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TR: Ironman Lake Tahoe 2013

post #1 of 24
Thread Starter 

The Ironman Lake Tahoe is in its inaugural year during a time of year that is one of the most gorgeous times of year  in the area.  This time of year you usually see people paddle boarding in bikini's, sweating it out on a mt bike ride and enjoying a nice cold brew after a great day in the mountains or on Lake Tahoe. 

As the Ironman Lake Tahoe 2013 approached it was clear that we wouldn't be experiencing the usual weather and that the competitors would have to adjust their wardrobe and strategies.

 

EpicSki's Noofus, Lovebug and Cbire were three of the 2700 attendees  of this event so we followed them and shared in their excitement as they made their way to Squaw for check in on Friday, wearing the all too familiar shorts and Patagonia Nano Puff, and wondering if we would need to adjust for colder weather as the weekend moved forward. 

 

Saturday was drop off day for bikes and special needs bags, so we took a scenic past Mt Rose to make the most of the experience.  This was all the assurance they needed to adjust how they dressed for the event. 

 

The wee hours of the morning brought the beginning of the race with the open water swim. 

Air temperature was 38•  Brrrrrrrrr

 

 

 

With the firing of their cannon, they were off 

 

 

 

 

While the chill in the air made for hypothermia with many of the participants, it made for some gorgeous photo opportunities. 

 

AppleMark

 

Next up.....the bike 

The bike portion of this event went through some of the most scenic areas of Tahoe, including the beautiful old town Truckee

 

Martis, Brockway, ....

 

 

 

And if you were an athlete who got through the swim and bike portion of this event, you got to run!

The run started in Squaw Valley Village and went along the Truckee River Trail, twice. 

 

When its time to cross the finish line and you're ready to celebrate.......

Then you realize that you spent it all to be in this place at this time......

 

 

.....When you start at 6:30 AM and finish at 10PM, all you can do is smile, cry and hug the person closest to you. 

You truly are an Ironman!

 

Besides, the amazing energy and athleticism of this group, I was truly impressed with the organization of the Ironman and the volunteers who helped make it all possible. 

 

 

Pro Results: 

Top five professional men’s results are below:

 

  1. Chris McDonald                    AUS                   08:55:14
  2. Maik Twelsiek                       GER                   08:57:53
  3. Joe Gambles                        AUS                   09:02:55 
  4. Kirill Kotsegarov                   EST                   09:04:39
  5. Kevin Taddonio                    USA                   09:09:09

 

Top five professional women’s results are below:

 

  1. Asa Lundstrom                     SWE                  09:58:53
  2. Jeanne Collonge                   FRA                   09:59:43
  3. Catriona Morrison                 GBR                   10:03:38
  4. Elizabeth Lyles                     USA                   10:08:41
  5. Angela Naeth                        CAN                   10:10:47

 

 

* Photos in this post were taken by Philpug.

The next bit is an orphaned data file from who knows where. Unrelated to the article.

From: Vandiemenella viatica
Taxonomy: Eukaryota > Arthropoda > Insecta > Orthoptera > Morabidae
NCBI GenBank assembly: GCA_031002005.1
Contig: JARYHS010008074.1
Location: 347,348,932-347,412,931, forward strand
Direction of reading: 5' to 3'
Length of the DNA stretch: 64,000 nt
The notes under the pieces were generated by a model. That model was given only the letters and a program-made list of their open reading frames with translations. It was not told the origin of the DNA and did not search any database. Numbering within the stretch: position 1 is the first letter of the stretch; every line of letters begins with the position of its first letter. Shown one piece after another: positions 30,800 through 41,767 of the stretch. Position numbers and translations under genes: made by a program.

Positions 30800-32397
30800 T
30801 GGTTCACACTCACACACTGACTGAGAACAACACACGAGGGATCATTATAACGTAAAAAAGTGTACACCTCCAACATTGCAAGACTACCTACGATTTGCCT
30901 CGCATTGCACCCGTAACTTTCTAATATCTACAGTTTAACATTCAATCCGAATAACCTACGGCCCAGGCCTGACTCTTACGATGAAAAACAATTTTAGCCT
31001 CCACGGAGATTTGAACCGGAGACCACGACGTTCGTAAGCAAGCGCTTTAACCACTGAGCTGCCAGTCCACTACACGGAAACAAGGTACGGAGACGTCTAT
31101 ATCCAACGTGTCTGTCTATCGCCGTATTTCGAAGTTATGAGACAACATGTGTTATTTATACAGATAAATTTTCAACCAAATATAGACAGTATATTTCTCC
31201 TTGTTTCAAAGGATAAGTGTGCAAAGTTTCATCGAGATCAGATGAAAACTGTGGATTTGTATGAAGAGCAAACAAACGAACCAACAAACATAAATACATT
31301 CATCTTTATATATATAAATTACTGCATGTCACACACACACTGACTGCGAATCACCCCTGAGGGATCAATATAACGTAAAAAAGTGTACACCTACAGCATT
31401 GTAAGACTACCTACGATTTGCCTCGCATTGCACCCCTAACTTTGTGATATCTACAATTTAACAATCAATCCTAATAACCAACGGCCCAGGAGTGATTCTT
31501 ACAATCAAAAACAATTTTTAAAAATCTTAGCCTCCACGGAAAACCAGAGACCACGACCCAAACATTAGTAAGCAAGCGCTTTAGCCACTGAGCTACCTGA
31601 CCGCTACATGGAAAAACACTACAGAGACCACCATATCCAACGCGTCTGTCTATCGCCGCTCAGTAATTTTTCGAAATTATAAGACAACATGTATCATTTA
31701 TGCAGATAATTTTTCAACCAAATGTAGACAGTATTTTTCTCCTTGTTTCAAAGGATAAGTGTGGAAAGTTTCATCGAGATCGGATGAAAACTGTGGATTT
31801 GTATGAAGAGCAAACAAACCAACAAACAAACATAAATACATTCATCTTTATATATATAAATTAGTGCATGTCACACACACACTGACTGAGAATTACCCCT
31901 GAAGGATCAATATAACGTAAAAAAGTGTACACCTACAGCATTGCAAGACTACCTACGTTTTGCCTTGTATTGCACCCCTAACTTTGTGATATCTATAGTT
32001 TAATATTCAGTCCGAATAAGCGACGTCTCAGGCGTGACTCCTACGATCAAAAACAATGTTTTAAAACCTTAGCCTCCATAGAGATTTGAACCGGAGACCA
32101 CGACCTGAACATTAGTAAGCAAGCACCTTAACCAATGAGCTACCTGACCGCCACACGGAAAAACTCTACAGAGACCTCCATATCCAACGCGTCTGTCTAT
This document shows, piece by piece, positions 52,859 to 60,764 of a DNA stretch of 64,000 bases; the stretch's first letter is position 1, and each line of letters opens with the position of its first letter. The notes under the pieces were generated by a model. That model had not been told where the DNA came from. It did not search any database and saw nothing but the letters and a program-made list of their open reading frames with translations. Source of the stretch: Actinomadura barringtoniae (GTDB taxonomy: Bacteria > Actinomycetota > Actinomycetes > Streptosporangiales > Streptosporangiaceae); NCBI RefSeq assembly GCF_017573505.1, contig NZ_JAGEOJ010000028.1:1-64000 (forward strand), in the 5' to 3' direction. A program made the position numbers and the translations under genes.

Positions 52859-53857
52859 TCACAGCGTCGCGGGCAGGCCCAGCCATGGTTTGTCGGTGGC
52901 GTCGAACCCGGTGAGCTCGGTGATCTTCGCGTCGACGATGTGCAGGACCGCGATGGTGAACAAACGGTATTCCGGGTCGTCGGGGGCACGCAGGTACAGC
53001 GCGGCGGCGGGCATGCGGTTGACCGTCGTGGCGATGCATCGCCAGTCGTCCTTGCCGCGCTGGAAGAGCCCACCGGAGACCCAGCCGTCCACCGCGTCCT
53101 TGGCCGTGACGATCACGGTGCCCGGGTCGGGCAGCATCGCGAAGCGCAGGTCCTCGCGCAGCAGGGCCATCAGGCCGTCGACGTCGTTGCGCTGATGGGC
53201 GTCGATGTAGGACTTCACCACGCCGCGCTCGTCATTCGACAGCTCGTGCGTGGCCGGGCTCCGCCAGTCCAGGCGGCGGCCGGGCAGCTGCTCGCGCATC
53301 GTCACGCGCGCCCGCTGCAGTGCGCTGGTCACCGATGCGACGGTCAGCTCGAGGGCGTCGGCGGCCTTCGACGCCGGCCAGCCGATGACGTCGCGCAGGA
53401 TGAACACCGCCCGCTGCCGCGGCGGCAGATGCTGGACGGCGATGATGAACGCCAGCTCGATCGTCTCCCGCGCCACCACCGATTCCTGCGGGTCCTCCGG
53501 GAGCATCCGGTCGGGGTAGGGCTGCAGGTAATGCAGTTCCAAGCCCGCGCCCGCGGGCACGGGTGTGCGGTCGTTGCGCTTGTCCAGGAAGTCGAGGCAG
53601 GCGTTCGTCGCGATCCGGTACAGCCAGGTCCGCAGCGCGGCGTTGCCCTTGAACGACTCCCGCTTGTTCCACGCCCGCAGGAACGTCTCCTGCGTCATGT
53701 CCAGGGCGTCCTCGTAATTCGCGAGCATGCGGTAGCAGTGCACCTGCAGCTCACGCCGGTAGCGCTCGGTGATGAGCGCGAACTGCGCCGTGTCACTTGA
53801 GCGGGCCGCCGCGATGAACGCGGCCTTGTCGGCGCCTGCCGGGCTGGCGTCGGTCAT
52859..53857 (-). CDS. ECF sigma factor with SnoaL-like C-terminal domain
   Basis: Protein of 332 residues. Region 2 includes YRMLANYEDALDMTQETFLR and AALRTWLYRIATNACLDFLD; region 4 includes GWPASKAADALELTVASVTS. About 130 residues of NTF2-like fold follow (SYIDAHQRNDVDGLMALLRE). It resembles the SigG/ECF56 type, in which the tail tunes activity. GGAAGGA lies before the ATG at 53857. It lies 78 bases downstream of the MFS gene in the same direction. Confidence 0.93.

**additional photos will be added by Doug Kohen


Edited by Trekchick - 9/23/13 at 4:56pm
post #2 of 24
Quote:
Originally Posted by Trekchick View Post

 

Pro Results: 

Top five professional men’s results are below:

 

  1. Chris McDonald                    AUS                   08:55:14

 Really great post TC,

 

and an Aussie won :D. Don't let them or their Kiwi cousins in ...or New Zealand might take the America's Cup home too.

post #3 of 24
Thread Starter 

Here is Noofus crossing the finish line. 

post #4 of 24

MUCH RESPECT TO ALL and ESPECIALLY OUR OWN NEWFUS!!!  

 

Great TR!  

 

Thumbs UpThumbs UpThumbs Up

post #5 of 24
Yours is so much cooler! Next year...
 
 
 
Quote:
Originally Posted by Trekchick View Post
 

 

With the firing of their cannon, they were off 

 

 

post #6 of 24
Thread Starter 
Quote:
Originally Posted by segbrown View Post
 
Yours is so much cooler! Next year....

I don't want to brag, but....

post #7 of 24
Quote:
Originally Posted by Trekchick View Post
 

I don't want to brag, but....

....we're going in the Cast Iron Stomach Comp at Squaw;)

post #8 of 24

some nice shots,

 

thanks for the tour of the course

post #9 of 24

Pretty stoked, my nieces bestie won the amateur women!!!

post #10 of 24
Thread Starter 
Quote:
Originally Posted by 4ster View Post
 

Pretty stoked, my nieces bestie won the amateur women!!!

 

Finishing is an accomplishment.  Winning is incredible!

post #11 of 24
Quote:
Originally Posted by Trekchick View Post
 

 

Finishing is an accomplishment.  Winning is incredible!

Amen to that!

post #12 of 24

The Lake Tahoe Tri is a full Ironman event: Swim 2.4 miles, bike 112 miles  and finish with a 26 mile run. I am totally impressed that Noofus, Lovebug and Cbiere left their Philly (read sea level) hometown and traveled to altitude in Lake Tahoe to attempt this event....then the weather turned cold. I bike on a regular basis and would/could not do half of that ride alone, as it involved a fair amount of climbing.

 

It would have been a great event to see, props to Philpug and Trish for housing the Philly team and for the support they gave the Epic team.

post #13 of 24
Quote:
Originally Posted by Trekchick View Post
 

 

Finishing is an accomplishment.  Winning is incredible!

 

I kinda think finishing is incredible ... 

 
winning is otherworldy. 
 
How's that?
 
post #14 of 24

Sounds hokey but

 

They're all winners....:eek

 

seriously; they are! 

post #15 of 24
Thread Starter 
Quote:
Originally Posted by segbrown View Post
 

 

I kinda think finishing is incredible ... 

 
winning is otherworldy. 
 
How's that?